The physics of interactions between light and small particles dates back to the time of Lord Rayleigh and Gustav Mie whose theories describe naturally occurring scattering phenomena such as sky hue and colour of clouds. Nanotechnology shines new light on the old theories as it allows the reverse-engineering of the light scattering processes, i.e. to design and fabricate nanoparticles with optical properties at will. This enables unusual light-matter interactions, most remarkably, strong magnetic response at optical frequencies. Artificially engineered magnetic response gave rise to a new direction of research: meta-optics. This drives a tremendous progress in the field of metasurfaces – ultrathin flat optical components consisting of resonant nanoparticles. Today our all-dielectric metasurfaces match or outperform conventional optical elements while being hundreds of times thinner than paper. Metasurfaces are becoming an established technology and they find their applications in other areas of science and in industry. And as meta-optics continues to evolve, we look beyond classics of linear light scattering and foresee the great opportunities in nonlinear, quantum, and topological nanophotonics driven by engineered magnetic responses.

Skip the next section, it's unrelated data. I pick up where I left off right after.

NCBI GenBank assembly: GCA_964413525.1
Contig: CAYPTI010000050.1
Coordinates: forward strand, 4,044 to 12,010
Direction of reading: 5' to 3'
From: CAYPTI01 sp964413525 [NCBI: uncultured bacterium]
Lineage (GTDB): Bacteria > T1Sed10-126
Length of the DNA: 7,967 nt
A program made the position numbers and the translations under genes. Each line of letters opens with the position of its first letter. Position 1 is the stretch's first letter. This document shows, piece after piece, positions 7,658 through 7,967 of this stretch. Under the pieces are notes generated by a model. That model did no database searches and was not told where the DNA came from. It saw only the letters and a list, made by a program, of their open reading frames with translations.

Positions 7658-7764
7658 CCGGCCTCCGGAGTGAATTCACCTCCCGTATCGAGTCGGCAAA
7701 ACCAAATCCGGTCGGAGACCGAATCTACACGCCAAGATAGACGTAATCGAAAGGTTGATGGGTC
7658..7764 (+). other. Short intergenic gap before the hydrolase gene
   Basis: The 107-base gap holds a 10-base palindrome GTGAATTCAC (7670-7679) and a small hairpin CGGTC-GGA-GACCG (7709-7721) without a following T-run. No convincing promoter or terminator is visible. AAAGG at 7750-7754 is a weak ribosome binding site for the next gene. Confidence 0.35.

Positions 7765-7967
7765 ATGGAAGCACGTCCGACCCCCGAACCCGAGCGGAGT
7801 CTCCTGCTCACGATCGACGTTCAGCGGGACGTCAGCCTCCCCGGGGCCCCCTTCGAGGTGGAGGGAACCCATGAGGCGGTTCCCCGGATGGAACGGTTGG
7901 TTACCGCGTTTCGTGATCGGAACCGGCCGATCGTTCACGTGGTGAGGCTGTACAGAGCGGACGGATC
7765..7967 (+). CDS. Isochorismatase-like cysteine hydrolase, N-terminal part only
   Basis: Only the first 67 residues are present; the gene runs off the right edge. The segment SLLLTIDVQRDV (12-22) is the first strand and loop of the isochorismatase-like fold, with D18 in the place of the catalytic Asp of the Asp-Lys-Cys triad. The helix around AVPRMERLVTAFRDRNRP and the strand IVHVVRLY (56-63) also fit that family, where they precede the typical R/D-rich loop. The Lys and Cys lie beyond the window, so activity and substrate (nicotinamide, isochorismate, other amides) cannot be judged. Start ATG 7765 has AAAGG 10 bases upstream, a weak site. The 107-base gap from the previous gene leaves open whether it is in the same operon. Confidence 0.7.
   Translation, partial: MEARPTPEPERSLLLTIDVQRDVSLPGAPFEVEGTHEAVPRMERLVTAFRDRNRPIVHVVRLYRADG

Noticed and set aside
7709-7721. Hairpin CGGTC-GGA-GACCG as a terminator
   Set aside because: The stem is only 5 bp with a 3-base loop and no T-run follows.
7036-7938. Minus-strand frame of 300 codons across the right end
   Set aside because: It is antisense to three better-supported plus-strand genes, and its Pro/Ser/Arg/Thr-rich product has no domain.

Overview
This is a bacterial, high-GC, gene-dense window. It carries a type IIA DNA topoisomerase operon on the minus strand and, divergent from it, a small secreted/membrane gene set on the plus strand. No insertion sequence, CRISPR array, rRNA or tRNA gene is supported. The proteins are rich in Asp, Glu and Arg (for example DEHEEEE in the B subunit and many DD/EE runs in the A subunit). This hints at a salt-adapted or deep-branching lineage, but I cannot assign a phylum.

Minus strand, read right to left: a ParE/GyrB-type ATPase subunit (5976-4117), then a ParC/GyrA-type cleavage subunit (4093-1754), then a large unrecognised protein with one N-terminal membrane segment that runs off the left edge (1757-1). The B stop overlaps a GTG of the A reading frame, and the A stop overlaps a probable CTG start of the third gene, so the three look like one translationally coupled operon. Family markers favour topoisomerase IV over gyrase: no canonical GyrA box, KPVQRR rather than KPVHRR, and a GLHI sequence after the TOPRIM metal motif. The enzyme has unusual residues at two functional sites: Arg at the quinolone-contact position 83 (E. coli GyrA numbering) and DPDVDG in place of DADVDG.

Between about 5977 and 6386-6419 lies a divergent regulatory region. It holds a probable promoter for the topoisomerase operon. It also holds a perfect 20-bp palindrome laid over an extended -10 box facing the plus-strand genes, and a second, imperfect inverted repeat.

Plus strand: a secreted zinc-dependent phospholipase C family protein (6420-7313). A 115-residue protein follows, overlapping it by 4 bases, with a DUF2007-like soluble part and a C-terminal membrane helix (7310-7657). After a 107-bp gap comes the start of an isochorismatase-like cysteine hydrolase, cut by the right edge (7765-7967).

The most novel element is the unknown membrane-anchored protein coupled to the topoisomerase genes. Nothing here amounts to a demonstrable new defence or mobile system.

Sergey Kruk received his PhD in physics from the Australian National University in December 2015, and has been involved in theoretical developments, nanofabrication and optical experiments with antennas for light, metasurfaces and metamaterials. He currently serves as a Research Fellow at the Nonlinear Physics Centre working on functional all-dielectric nanophotonics.